The symptoms are often silent. Hand-wringing. Floor-pacing. Quiet tears. Obsessive thinking. Binge eating … or not eating at all.

Anyone who has ever had a romantic relationship go sour knows the physical and emotional aftermath of a breakup.

“Your whole world collapses,” said a New Orleans man in his mid-40s still reeling from the recent termination of a two-year relationship.

But few people, unless they have a penchant for being a guest on Jerry Springer, want to speak on the record about raw feelings when love fails.

Such is the case with our heartbreak kid, who asked that his real name be withheld (we’ll call him David).

“When you suffer a breakup, it changes who you are,” he says.

That change, experts say, can be a positive thing. But suffer, most veterans of broken hearts agree, is what you initially do. Otherwise, the song “Love Hurts” wouldn’t have been recorded by the Everly Brothers. And Cher. And Nazareth.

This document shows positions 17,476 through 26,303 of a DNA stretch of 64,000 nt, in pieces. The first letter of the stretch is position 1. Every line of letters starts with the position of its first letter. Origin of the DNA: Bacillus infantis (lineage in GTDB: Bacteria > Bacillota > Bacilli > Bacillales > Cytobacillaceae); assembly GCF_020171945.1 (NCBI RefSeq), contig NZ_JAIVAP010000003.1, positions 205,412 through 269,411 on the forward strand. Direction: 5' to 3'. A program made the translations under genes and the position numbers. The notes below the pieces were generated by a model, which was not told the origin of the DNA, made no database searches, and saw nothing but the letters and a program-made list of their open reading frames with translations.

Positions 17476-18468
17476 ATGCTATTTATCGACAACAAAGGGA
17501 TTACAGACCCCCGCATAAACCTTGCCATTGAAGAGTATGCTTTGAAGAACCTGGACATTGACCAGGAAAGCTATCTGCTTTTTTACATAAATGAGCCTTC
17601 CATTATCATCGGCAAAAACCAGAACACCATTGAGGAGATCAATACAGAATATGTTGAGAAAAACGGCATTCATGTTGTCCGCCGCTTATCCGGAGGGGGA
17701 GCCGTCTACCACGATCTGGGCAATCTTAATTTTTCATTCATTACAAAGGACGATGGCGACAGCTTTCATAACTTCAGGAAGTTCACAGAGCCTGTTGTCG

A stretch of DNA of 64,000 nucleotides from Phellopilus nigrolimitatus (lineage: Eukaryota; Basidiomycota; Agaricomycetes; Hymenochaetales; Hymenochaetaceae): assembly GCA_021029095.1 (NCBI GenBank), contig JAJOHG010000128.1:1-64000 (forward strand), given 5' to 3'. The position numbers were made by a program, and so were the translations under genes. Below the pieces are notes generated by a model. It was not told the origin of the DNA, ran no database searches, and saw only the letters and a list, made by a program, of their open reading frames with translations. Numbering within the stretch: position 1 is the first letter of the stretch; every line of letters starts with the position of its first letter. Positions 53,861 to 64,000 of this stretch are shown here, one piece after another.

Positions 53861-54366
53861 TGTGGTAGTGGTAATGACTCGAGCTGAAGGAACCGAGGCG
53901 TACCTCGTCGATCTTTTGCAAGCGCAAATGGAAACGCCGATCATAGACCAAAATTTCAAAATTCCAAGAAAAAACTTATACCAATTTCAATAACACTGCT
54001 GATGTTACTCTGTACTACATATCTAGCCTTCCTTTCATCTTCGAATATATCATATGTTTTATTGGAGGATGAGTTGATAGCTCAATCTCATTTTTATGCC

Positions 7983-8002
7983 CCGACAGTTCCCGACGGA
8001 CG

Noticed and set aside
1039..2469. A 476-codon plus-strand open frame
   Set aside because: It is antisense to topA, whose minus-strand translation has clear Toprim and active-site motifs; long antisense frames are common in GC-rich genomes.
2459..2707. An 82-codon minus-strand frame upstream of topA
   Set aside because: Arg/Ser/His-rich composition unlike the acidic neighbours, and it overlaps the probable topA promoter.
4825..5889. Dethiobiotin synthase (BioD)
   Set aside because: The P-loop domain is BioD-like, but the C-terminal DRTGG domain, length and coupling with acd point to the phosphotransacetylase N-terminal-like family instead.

So is there a healthful way to get past the pain of a broken heart?

“It’s very important to differentiate between “healthy’ and “painless,”‘ says Susan Piver, author of “The Hard Questions: 100 Essential Questions to Ask Before You Say I Do” and “How Not to Be Afraid of Your Own Life.”

“I think people look for a way to end things with nobody feeling bad, and that, of course, is impossible,” Piver says.

What is unhealthy is trying to escape the discomfort, says Piver, whose new book, “The Wisdom of a Broken Heart,” will be released next year. She identified three typical heartbreak escape routes:

– Not fully facing your soon-to-be-ex, by breaking up via text message or announcing over dinner that you wish to break up and then cutting off contact completely.

– Blaming him or her as a way of letting yourself off the hook. “”I had to break up with him when I learned he had debt, wore lifts, lacked ambition, would never become a vegetarian,’ might be reasons you decide not be with someone,” Piver says. Own your own wish to end the relationship; don’t put it off on some inadequacy of theirs, she advises.